What is blockchain?

Bitcoin has been the success story of the decade, blossoming from a largely-derided (at least in the mainstream press) alternative to fiat currency into a financial behemoth that, at one point, was trading for almost $20,000 per coin.

However, as impressive as that might be, the technology that underpins both Bitcoin and its multitude of competitors – the blockchain – is even more so.

What is blockchain?

In short, a work of genius. Invented by the developer of Bitcoin, Satoshi Nakamoto, to run the various transactions required in buying, selling, and trading with the digital
currency, blockchain has evolved into something that could revolutionise society as people know it, much as the internet did a couple of decades ago.

>See also: What will be the impact of blockchain on business in 2018?

In its simplest form, the blockchain is a ledger of transactions. When you purchase a bitcoin, that transaction is verified by another user and added to the ledger. Likewise, if you sell your bitcoins, that transaction is added as a new line. If you buy goods or services with bitcoins, that is also added to the ledger. Once a certain number of entries are made, a ‘block’ has been completed: it may help to think of a block as a full page in the ledger. This goes on and on, each new block being added to the chain.

Unlike a traditional ledger, the blockchain is inviolable. Once a transaction is recorded, it is there for life. There is no crossing out a line, or tearing out a page – every transaction conducted with bitcoins is held in a permanent record on that blockchain, and each new altcoin that enters the market will have its own blockchain, with a similar set-up.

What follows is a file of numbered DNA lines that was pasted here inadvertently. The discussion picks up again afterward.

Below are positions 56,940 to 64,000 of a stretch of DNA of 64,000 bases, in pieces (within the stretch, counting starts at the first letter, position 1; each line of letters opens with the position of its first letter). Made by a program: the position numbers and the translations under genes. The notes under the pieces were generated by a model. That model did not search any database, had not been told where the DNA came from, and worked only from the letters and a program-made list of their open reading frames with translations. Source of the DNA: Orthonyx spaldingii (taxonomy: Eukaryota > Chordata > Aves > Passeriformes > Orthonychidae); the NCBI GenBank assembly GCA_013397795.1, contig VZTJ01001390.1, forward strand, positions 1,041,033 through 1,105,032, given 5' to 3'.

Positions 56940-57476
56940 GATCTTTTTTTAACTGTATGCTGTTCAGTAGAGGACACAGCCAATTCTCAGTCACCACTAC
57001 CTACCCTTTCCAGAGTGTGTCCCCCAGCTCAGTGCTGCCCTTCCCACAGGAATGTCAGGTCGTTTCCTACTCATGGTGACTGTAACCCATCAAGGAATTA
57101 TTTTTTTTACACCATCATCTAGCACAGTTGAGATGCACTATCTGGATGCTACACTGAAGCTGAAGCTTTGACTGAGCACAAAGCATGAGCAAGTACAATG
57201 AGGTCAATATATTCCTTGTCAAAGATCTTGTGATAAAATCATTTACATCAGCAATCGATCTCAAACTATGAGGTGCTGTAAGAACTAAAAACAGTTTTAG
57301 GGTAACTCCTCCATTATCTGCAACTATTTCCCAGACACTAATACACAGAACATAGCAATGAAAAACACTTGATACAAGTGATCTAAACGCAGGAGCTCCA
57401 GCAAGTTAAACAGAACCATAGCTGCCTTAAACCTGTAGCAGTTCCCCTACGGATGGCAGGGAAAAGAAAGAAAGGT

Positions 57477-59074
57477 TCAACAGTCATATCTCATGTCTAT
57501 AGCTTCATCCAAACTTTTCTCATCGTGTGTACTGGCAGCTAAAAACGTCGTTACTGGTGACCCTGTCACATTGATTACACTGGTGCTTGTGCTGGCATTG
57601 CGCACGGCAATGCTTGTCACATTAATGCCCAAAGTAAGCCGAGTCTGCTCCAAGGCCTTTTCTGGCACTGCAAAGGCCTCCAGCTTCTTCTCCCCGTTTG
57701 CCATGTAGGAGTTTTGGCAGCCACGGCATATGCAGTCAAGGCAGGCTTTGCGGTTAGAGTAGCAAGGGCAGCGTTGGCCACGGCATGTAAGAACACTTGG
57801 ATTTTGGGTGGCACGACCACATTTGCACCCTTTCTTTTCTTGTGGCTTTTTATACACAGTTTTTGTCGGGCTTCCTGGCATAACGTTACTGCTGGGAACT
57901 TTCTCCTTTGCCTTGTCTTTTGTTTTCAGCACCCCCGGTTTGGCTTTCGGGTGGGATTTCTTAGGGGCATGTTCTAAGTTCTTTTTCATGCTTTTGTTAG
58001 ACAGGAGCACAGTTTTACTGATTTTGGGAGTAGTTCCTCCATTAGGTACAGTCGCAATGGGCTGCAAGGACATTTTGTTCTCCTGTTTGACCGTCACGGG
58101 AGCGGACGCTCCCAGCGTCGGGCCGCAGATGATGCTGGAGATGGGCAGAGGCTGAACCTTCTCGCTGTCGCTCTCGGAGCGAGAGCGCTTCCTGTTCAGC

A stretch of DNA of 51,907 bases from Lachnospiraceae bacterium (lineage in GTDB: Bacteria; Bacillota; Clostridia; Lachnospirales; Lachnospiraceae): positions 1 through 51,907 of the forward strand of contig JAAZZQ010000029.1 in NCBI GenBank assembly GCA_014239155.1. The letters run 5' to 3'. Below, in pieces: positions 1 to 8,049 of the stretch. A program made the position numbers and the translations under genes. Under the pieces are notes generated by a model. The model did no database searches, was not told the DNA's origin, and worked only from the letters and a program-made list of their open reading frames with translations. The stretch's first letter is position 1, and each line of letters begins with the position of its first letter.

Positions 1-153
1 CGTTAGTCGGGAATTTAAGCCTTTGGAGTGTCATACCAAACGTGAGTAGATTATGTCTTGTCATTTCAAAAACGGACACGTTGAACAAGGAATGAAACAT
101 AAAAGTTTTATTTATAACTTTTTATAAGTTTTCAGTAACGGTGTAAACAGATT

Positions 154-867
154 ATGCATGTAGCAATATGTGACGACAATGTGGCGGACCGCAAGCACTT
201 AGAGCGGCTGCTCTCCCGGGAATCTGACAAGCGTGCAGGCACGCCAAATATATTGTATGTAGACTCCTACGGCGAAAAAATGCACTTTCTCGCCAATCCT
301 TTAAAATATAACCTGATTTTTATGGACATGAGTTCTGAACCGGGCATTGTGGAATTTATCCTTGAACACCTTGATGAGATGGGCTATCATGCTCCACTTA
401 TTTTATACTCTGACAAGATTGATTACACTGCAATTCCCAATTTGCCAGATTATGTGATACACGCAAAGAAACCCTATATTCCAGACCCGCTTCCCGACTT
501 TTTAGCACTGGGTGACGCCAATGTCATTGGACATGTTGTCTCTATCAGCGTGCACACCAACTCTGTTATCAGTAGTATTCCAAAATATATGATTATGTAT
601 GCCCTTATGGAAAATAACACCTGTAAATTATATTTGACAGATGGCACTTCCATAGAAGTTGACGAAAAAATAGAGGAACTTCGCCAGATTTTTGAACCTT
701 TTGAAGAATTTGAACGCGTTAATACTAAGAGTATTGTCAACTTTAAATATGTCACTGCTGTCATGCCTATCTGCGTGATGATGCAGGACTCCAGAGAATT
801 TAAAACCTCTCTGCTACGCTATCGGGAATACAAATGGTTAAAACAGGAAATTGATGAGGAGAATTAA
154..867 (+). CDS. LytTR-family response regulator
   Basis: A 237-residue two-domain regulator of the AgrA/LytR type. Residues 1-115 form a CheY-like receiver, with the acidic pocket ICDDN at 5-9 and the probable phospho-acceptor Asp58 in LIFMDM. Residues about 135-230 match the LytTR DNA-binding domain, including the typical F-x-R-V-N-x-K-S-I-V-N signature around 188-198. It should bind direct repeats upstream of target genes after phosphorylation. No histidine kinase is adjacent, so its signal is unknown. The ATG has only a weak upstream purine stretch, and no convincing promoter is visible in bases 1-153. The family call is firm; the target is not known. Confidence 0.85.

In essence, this is a complete, secure, and accurate collection of every financial trade that has ever been made utilising bitcoin, from the first minting in 2009 to the latest purchase.

>See also: More than just cryptocurrency: The advent of blockchain for business

The implications are huge – ownership of altcoins can be traced all the way back to their initial creation, meaning that fraud and embezzlement are a thing of the past. Nobody can fraudulently claim that their bitcoins have been stolen online, as the blockchain will be able to prove otherwise. No cryptocurrency transactions can take place outside of this digital ledger: even if you trade through a third party or an exchange, or multiple parties, there will always be a clear thread between you and your coins.

More than just money

However effective the blockchain might be as a way to monitor financial transactions, its true value becomes apparent when you swap currency for something else: data, for instance.

The blockchain is shared across millions of computers at once, and constantly updated in real-time. This is what makes the information it contains so easily verified and secure from hackers. Any attempt to attack the blockchain will fail, because the other computers housing it will automatically update it before a hack can be successful, like a vast army of antibodies attacking an invasive germ.

>See also: 5 ways blockchain technology is changing the world

As it can be accessed by anybody its applications are enormous. Imagine a world where scientific research is conducted via the blockchain. Scientists across the world could share their findings immediately, and have them peer-reviewed in real- time, allowing for huge advances in scientific discovery, and not concerns over proprietary information, since the original research would be locked in the blockchain, for all to see.

Source: Max Galka from Elementus
Source: Max Galka from Elementus

Other applications

On a more prosaic level, altcoins like NEO are using their blockchain information for recording such such things as energy supply, digital assets, smart contracts, land registration, electoral rolls, billing for goods and services, and supply chain management.

Anything can be held on the blockchain and we are only beginning to scratch the surface of the possibilities of this uniquely transparent and secure information network.

Who knows what the future will hold?

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Nick Ismail

Nick Ismail is a former editor for Information Age (from 2018 to 2022) before moving on to become Global Head of Brand Journalism at HCLTech. He has a particular interest in smart technologies, AI and...

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